Global Warming Wants to Eat Your Flesh
Photo credit: Johns Hopkins University
We'd have used a picture of flesh-eating bacteria dilligently at work, but all our options made us want to disgorge the contents of our stomachs, so here's a nonthreatening—dare we say even cuddly?—microscopic look at the insidious beasties themselves. In reassuring monochrome. (This was a close second.)
Now that our breakfasts are properly secured, we can tell you that scientists at the University of Hull and Kent in the U.K. warn of a dramatic uptick in the numbers of people suffering Leishmaniasis, a flesh-eating and sometimes fatal disease, should global warming continue its current course.
This festive disease is caused by a parasite transmitted through the bites of sand flies, found typically only in tropical climes. As temperatures increase, however, so will the number of countries the sand fly will find inhabitable, as it moves further north and through Europe, say university scientists. To combat the disease, the universities are pioneering the use of photodynamic therapy, traditionally used to treat cancers. The only other major program testing the efficacy of the therapy to fight Leishmaniasis is at Harvard Medical School in the United States.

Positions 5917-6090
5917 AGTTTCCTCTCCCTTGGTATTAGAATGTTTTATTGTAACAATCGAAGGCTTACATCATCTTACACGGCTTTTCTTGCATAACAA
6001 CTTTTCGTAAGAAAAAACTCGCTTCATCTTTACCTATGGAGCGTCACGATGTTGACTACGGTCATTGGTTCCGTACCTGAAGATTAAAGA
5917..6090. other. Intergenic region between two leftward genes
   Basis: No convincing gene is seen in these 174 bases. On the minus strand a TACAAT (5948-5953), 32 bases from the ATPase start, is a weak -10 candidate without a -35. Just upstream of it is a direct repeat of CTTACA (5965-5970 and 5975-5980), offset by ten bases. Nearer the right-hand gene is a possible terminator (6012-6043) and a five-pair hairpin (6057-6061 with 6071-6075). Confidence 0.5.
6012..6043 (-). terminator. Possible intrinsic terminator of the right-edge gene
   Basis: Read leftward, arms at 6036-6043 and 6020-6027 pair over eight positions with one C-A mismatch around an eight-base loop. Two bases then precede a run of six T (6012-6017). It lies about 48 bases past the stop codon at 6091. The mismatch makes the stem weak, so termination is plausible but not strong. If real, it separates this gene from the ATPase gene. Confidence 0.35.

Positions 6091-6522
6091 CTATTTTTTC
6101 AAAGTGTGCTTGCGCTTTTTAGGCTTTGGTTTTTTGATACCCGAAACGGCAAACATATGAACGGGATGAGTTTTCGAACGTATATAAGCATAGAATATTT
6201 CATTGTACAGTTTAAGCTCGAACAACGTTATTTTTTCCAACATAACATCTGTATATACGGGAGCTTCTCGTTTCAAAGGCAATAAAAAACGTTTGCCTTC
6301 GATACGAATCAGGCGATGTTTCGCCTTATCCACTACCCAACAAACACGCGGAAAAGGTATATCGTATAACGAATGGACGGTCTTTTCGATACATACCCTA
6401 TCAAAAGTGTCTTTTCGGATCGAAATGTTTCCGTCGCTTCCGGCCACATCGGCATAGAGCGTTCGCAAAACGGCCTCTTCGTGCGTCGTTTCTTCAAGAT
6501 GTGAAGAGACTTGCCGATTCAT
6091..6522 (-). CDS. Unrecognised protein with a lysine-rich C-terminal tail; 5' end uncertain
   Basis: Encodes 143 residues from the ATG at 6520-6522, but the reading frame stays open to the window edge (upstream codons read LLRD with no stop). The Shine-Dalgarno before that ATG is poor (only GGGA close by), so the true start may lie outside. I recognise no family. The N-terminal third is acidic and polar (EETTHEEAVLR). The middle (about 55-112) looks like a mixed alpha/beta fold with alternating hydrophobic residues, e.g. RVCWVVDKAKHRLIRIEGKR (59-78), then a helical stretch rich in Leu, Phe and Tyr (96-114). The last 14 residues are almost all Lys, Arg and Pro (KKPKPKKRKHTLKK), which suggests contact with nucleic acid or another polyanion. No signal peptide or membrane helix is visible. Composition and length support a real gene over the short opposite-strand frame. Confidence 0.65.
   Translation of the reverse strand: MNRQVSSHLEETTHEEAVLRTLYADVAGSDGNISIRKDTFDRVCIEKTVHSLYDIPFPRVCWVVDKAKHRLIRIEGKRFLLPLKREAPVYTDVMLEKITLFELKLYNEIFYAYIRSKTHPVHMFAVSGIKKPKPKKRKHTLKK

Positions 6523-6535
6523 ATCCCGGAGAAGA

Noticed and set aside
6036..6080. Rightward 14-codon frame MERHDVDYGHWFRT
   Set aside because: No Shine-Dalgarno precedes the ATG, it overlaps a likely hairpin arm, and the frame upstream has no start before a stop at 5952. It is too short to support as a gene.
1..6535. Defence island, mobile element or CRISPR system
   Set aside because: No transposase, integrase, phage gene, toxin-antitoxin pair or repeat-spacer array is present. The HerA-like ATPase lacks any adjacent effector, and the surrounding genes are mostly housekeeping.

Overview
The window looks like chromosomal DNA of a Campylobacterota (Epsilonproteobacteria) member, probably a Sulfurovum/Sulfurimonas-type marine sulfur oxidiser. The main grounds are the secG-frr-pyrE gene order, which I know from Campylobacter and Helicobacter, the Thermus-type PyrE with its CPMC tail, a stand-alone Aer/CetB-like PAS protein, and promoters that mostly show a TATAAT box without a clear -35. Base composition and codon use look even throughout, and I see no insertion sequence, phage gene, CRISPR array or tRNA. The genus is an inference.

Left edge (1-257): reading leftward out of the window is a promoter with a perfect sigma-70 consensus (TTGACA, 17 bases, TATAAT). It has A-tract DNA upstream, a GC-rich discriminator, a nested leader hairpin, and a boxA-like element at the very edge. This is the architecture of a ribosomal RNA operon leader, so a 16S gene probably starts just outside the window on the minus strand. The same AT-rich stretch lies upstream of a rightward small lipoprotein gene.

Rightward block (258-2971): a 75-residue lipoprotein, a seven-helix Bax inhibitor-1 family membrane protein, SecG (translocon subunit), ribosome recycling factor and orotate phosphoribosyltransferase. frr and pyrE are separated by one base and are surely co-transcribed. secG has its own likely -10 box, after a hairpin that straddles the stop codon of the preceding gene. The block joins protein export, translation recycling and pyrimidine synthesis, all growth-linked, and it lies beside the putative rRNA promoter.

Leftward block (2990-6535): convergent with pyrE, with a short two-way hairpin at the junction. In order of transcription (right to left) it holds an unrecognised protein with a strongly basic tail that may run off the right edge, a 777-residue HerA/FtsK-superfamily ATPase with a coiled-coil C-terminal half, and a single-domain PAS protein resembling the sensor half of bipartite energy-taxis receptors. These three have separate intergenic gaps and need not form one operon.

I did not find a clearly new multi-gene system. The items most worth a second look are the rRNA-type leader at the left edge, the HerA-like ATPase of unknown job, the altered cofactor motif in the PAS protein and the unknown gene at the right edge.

Because of travel and tourism, nations already affected by the disease are on the rise. Military personnel in Iraq and Afghanistan are exposed to conditions ripe for developing Leishmaniasis.
Global warming and the military presence in countries such as Iraq and Afghanistan mean that this horrific and debilitating disease is affecting more people than ever before," says Dr. Ross Boyle, lead researcher on the project at the University of Hull. "My co-investigator, Dr. Tim Paget at the Medway School of Pharmacy, Hull PhD student Carrie-Anne Bristow and myself wanted to work towards finding a significantly better treatment."
Leishmaniasis currently affects 12 million people around the world, with 350 million people at risk of infection and a further 2 million new cases popping up each year.
It manifests itself in one of three ways: The less-severe cutaneous type results in large, unpleasant sores, while the mucoutaneous variety attacks the mucous membranes and eats away at parts of the body such as the lips and nose. The visceral form is the worst; it attacks the body systemically and leads to death within as little as a few months.
Although current treatments are available (with nasty side effects, to boot), the need for alternative methods is vital because of increasing drug resistance by the parasite, say researchers.